Proverbs 15:9 – The way (path, journey, manner of life) of the wicked is an abomination (disgusting, unclean, wicked, horrendously offensive) to the LORD, but (by contrast) He loves him who follows (to chase, run after, pursues) righteousness (blameless in conduct, integrity).
Note the distinction. The difference between becoming His delight or being horrendously offensive to the Lord is the condition of your heart. Wickedness brings pain and rejection. Living upright, holy and righteous, as He is upright, holy, and righteous, bring His pleasure and delight. And He loves the one who pursues, in both actions and attitude, His righteousness. You see, actions do matter.
And just in case you’re not yet convinced your actions and attitudes have eternal consequences, look at who gets their prayers heard:
Proverbs 15:29 – The LORD is far (distant, remote, far away) from the wicked, but (by contrast) He hears (to listen, have regard for) the prayer of the righteous (just, those blameless in conduct both morally and ethically).
God hears the prayers of those who live like Him. But for the wicked? He’s moved on, out of town, not interested. That’s scary.
Truth Three: We Don’t Have All Day
Looks like it’s a choice we make to determine which team we want to play on: the righteous or the wicked. I don’t know about you, but my desire is to live righteously for Him and to become His delight. Is that your desire also? Are you chasing after Him in hot pursuit? Then let’s get to it. We don’t have all day.
Maybe this will give you something to shoot for this week. After all, nothing else really matters, does it?
In my devotional time today in Proverbs 5, I discovered some words of wisdom I would like to share with you:
Proverbs 5:1-2 – My son, pay attention (listen carefully, give heed, obey) to my (not the world’s) wisdom; lend (extend, stretch out) your ear to my (not the world’s) understanding, (why) that you may preserve (watch, keep, guard) discretion, and your lips may keep knowledge.
The Proverbs are all about wisdom, understanding, and knowledge. And the key to living in these blessings is to forsake the wisdom of this world, which is moronic (mōría) at best, and embrace the wisdom that only comes from God (1 Cor. 3:19). It’s a daily choice, sometimes an hourly choice, we can make.
So how ’bout it? Are you up for the challenge?
And one more:
Proverbs 5:21 – For the ways (path, journey of one’s life) of man (each man, you and me) are before the eyes of the LORD, and He (the Lord) ponders (to make level, to weigh, to guard or watch carefully) all his (each man, you and me) paths (goings, the circle of a camp).
Did you catch the meaning of this proverb? Our life’s journey, our life’s choices are laid out before the Lord. Nothing is hidden from Him. He sees all. Everything. Good and bad.
Is that a good thing that nothing is hidden from God? Or not such a good thing? That depends on your view of God as your Father.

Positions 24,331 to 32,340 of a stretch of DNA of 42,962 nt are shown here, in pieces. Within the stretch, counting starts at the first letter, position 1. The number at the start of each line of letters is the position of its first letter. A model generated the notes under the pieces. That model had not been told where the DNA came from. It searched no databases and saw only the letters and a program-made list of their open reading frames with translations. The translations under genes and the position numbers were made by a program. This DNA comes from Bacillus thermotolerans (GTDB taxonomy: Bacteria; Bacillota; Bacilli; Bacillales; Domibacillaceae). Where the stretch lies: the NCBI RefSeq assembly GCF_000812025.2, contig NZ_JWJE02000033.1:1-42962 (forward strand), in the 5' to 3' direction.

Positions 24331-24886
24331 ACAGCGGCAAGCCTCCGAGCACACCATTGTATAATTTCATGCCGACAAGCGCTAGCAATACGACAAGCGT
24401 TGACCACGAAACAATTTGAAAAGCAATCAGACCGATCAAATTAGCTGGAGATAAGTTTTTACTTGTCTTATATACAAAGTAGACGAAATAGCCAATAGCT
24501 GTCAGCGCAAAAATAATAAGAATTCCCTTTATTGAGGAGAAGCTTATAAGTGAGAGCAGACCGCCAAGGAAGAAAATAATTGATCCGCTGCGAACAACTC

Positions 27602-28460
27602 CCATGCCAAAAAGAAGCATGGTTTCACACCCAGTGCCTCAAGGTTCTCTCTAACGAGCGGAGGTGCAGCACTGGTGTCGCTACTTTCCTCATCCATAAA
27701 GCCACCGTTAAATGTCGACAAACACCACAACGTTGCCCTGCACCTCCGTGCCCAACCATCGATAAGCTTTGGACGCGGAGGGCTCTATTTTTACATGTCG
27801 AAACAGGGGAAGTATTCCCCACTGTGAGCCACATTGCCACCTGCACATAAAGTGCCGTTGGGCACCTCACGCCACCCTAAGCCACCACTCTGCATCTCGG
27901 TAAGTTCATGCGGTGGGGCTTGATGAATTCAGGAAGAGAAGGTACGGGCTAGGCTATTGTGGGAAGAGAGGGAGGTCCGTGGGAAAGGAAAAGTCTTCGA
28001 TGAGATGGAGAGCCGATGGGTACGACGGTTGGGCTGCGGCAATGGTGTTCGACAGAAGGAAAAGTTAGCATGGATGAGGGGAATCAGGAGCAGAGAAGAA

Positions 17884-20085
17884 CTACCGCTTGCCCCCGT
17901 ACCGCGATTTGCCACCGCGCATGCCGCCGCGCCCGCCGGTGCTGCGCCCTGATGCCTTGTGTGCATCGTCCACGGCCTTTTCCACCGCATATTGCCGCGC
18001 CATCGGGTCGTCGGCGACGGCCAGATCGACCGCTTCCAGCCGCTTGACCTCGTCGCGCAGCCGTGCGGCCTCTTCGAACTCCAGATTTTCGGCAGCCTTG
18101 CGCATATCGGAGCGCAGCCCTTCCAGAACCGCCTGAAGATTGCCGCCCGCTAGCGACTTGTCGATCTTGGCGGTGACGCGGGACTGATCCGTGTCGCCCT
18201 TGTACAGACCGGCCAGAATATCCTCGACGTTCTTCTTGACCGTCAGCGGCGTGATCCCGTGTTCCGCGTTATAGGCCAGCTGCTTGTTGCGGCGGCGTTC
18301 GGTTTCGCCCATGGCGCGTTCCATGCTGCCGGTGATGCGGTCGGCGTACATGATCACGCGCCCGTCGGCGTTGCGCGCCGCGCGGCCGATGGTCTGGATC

What is Your Heavenly Father Like?
There are two ways to look at this proverb. And they are basically determined by our perception of what God the Father is like and how we choose to interpret the word, ponder (pālas). One way is to focus on the part of the definition that means “to make level, to weigh.” The image would be of a large legal scale, with our actions on one side and God’s righteousness on the other. We would then see God as a great Judge with a mighty hammer waiting for us to cross the line, to do something disappointing to Him, something embarrassing to His character. And once the scale becomes unbalanced towards our sin and not His righteousness, WHAM! – down comes the hammer. In essence, “All our lives are before the Lord and He is waiting, just biding His time, until we mess up. And when we do, geez, out comes His iron fist.”
This is a picture of an abusive father who is head over a dysfunctional family. This is not what our God is like.
The other way to view this proverb is to focus on the other meaning of the word, ponder. That would be to “guard or watch carefully.” Now we see the Father as a caring, careful Parent who wants to make sure His beloved children are safe, protected, and not somewhere where they could get hurt. He’s waiting everyday at the bus stop for them to arrive home. He’s sitting in the stands watching every soccer game they play to make sure they don’t get hurt. He’s hands on, proactive, and always involved. And our blessing comes from knowing our lives are always “before the eyes of the Lord.”
This is a picture of a good father who lovingly leads a wonderful family. And this, my friend, is what our God is like.
Rejoice today that your life is hidden with Christ (Col. 3:3) and the very hairs on your head are numbered (Matt. 10:30), and not simply counted. And know how much your loving Father can’t keep His eyes off you— His beloved child.
Rest in that today.
Why is Diligence Such a Neglected Discipline Today?
Beloved, while I was very diligent to write to you concerning our common salvation,
I found it necessary to write to you exhorting you to contend earnestly for the faith
which was once for all delivered to the saints.
There seems to be a difference between those whom God uses in a mighty way, and the rest of Christianity. It’s not their skill or education that makes them most likely to succeed in the kingdom of God. It’s certainly not their pedigree or upbringing that matters. For 1 Corinthians teaches that “God has chosen the foolish things of the world to put to shame the wise” (1 Cor. 1:27). God can take anyone, of any background and experience, and turn them into a D.L. Moody or a Billy Graham.
It seems the single attribute that separates those who serve Him with reckless abandon and those who just go through the motions, is commitment. Or, to use the words of Jude, being very diligent.